|I have noticed a tendancy for the profession of funeral directors to run in the family, more so than other professions. Do you have any insite as to the cause of this? I am also interested in entering the profession, but have never even heard of a woman funeral director. Is this just due to coming from a small town, or is particularly hard for a woman to break into the field?|
|I am not sure of the reason so many funeral operations are multi-generational, but it is true historically, although much less so now. Some recent statistics confirm that, through the 1970's as high as 60% of mortuary college classes were children of funeral directors. Now, that percentage has slipped to less than 20%. The important news for you is that NOW as high as 60% of mortuary college classes are women. This profession is very well suited to women, they are extremely effective as funeral directors and I have found there are virtually no limitations to their ability to function as funeral directors and embalmers.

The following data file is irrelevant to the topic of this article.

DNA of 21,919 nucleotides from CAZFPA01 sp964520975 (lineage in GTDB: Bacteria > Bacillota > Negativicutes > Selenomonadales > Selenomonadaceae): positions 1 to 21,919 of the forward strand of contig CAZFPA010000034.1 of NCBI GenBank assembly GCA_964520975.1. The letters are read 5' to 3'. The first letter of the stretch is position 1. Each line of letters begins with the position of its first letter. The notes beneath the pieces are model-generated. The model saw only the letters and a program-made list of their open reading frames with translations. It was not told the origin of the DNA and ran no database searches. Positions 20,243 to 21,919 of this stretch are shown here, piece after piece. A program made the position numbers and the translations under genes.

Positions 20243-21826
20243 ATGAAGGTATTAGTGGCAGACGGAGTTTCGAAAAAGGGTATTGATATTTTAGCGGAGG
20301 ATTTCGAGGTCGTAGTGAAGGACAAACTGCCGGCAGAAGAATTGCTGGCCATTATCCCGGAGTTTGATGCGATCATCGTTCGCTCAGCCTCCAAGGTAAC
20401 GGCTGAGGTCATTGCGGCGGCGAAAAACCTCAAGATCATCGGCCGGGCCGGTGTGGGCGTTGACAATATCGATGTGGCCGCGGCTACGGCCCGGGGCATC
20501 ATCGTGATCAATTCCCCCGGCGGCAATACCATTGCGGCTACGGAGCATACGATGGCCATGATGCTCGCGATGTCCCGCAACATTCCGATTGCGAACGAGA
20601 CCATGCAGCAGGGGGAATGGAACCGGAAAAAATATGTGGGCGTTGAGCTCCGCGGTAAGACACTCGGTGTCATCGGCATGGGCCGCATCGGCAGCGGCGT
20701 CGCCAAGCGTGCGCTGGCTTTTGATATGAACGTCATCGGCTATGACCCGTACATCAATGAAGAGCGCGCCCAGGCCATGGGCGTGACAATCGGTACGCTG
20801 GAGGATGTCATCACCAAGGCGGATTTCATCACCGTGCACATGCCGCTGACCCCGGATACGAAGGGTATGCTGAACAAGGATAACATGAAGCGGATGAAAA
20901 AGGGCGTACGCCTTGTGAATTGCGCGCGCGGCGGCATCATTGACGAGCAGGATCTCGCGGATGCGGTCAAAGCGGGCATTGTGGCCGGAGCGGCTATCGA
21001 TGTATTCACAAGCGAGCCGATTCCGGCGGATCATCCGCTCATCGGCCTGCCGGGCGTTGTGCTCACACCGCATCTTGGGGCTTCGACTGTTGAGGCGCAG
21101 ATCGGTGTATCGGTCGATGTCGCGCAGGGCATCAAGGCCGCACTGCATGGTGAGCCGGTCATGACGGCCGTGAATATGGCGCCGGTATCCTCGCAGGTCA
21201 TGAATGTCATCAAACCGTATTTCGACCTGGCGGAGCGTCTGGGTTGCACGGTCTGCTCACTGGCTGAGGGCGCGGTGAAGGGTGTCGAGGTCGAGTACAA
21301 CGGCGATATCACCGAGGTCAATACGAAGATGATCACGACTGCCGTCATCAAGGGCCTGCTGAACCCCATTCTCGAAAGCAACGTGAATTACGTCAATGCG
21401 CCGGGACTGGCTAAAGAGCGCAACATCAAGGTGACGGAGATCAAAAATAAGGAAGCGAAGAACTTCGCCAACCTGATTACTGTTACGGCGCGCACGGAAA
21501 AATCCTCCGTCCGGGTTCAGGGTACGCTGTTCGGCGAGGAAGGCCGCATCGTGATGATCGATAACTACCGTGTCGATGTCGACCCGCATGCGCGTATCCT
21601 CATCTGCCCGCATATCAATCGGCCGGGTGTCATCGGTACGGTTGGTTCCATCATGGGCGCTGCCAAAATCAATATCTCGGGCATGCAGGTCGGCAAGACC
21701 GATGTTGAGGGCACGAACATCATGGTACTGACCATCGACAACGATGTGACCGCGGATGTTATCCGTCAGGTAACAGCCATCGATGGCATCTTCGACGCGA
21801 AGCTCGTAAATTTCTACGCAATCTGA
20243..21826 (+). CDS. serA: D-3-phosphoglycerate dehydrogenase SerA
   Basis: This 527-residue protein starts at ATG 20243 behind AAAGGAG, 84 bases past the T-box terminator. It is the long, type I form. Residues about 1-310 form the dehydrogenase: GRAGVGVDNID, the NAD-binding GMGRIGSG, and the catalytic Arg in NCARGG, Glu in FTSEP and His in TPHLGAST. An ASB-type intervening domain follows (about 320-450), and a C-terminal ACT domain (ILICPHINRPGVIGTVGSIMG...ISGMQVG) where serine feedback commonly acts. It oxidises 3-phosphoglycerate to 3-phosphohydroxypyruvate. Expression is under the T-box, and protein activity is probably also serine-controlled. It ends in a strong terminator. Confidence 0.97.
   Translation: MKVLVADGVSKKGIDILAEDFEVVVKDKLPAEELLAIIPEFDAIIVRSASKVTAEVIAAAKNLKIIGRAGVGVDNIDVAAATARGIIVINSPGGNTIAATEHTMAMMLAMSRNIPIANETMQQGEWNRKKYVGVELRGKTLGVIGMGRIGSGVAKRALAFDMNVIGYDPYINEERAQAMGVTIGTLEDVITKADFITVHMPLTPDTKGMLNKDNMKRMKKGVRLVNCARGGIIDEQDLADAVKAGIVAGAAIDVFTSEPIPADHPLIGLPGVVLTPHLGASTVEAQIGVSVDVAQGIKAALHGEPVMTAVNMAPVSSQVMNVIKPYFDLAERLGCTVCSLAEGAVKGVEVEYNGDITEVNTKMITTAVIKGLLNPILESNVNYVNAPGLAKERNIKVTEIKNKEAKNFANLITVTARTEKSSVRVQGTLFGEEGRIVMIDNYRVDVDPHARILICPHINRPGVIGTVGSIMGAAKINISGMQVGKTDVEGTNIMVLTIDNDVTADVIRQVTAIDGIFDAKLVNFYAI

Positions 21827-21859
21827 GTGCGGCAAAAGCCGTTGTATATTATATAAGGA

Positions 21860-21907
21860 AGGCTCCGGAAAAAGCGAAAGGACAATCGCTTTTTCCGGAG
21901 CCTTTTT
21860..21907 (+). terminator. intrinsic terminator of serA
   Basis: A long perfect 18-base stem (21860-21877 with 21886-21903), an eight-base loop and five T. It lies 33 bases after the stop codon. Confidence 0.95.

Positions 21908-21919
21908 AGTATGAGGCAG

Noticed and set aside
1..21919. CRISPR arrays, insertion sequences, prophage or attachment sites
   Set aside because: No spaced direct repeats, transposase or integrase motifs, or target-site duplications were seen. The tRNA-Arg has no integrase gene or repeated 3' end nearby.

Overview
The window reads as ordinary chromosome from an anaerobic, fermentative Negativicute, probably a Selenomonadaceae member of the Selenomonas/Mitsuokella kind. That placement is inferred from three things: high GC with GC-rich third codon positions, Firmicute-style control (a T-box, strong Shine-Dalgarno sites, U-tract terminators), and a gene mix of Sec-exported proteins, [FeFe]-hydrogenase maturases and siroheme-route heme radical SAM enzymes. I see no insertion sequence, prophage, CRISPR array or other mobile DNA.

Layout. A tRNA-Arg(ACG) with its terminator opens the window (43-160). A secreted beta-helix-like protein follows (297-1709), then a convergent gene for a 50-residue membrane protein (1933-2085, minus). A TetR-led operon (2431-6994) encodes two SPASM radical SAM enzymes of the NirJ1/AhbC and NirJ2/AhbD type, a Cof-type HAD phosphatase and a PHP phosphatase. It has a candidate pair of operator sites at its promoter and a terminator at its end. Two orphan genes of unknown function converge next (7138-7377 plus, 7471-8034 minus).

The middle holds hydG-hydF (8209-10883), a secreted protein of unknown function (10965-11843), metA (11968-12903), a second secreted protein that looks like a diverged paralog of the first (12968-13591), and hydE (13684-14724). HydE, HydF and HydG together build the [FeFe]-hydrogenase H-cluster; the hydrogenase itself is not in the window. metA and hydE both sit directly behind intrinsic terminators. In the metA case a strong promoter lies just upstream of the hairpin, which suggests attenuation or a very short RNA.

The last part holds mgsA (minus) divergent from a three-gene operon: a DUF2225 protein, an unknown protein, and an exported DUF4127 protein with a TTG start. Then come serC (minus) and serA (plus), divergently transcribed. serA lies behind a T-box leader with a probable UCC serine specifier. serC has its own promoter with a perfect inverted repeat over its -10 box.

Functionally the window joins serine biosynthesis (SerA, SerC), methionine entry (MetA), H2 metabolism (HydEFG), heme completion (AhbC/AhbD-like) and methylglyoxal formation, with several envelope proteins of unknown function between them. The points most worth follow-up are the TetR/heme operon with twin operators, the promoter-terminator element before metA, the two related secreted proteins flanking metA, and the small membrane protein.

There are Neanderthals in funeral service, usually about 97 years old, who will tell you there is no place for a "skirt" in funeral service. Don't pay any attention to them, they're idiots. If you encounter one on a job interview, just keep going and try somewhere else. Those types are fading fast in every part of the United States.
Gee, do you think you hit one of my hot buttons here?
Small towns and large cities are welcoming females to funeral service. I am privileged to work with several talented, capable woman funeral directors. If you are really interested, stick with it, contact me with your location (or have your parents do it) and we'll get you further information on state requirments, colleges, possibly some female mentor types in your part of the country.
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Copyright©1998 by Donald C. Dimond II